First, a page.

Marine chemists strive to understand the mechanisms and rates by which chemicals move through the marine environment. Many chemicals are there entirely naturally (e.g. salts from rivers and hydrothermal discharges at mid-ocean ridge crests), whereas others derive from human activities (e.g. lead, mercury, and persistent organic pollutants).
The chemical oceanography group of Prof. Ed Boyle focuses on natural and anthropogenic metals in the ocean. For example, most of the lead in the ocean today comes from human activities (high temperature industrial processes and leaded gasoline utilization). Because the patterns of lead emissions are changing on decadal time scales (e.g. leaded gasoline utilization), the lead concentrations in the ocean water column are evolving in time (e.g. Pb in the upper water column near Bermuda). By using the historical record preserved in annually-banded corals, we are able to evaluate changes in oceanic surface water Pb over the anthropogenic era.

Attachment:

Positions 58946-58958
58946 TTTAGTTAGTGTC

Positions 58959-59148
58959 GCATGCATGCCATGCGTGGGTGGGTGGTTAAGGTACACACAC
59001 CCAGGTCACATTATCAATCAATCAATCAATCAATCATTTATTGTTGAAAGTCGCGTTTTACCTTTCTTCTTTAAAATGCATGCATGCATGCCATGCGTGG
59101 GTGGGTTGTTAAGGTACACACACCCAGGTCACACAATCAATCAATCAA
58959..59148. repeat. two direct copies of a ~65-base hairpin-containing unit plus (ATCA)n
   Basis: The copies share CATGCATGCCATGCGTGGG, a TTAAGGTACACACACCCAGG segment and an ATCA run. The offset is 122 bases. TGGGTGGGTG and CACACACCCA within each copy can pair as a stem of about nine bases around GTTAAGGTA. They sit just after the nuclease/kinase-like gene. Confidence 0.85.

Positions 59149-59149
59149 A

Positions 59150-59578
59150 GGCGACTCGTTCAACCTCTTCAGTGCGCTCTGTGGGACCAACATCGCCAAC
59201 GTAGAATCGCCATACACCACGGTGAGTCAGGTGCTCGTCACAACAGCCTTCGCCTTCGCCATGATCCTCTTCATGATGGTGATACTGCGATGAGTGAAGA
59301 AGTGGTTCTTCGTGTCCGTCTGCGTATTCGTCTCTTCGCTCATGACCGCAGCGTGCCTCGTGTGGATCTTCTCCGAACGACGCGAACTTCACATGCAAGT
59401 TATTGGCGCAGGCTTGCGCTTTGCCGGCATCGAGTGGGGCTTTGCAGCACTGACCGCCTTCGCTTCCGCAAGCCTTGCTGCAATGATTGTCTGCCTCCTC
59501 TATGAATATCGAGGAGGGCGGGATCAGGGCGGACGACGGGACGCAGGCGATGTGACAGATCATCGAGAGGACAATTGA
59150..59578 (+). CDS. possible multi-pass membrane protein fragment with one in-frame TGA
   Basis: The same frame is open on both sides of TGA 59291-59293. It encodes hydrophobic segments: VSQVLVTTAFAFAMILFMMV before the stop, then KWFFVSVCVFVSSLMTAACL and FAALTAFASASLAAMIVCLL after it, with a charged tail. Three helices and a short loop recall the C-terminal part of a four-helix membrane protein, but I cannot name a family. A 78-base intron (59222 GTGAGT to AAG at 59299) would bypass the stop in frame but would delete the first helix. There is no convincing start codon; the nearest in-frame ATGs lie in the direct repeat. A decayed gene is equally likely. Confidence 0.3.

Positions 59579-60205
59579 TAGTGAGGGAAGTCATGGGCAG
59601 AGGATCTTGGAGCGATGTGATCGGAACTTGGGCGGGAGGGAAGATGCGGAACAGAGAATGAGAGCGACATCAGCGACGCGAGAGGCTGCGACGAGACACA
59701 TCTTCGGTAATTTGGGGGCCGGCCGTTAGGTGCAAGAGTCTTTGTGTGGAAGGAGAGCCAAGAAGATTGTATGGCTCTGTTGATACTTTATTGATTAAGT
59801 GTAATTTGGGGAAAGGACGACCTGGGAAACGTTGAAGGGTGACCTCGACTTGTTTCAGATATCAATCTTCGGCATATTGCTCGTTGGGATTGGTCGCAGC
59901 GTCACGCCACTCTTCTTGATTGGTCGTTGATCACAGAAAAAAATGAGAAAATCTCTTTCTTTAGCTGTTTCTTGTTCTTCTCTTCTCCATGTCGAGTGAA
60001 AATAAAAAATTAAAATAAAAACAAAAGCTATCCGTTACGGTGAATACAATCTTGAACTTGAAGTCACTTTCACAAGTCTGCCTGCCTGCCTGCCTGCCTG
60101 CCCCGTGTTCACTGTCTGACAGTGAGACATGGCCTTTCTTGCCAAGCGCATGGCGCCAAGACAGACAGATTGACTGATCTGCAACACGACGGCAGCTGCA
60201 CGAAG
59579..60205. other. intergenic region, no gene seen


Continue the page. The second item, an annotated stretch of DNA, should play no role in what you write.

In PAOC we also study the oceanic chemistry of iron, a biologically essential element that is in short supply in the ocean because of its low solubility. There is very little good data for iron in the ocean because of the enormous potential for sample contamination by rusty ships!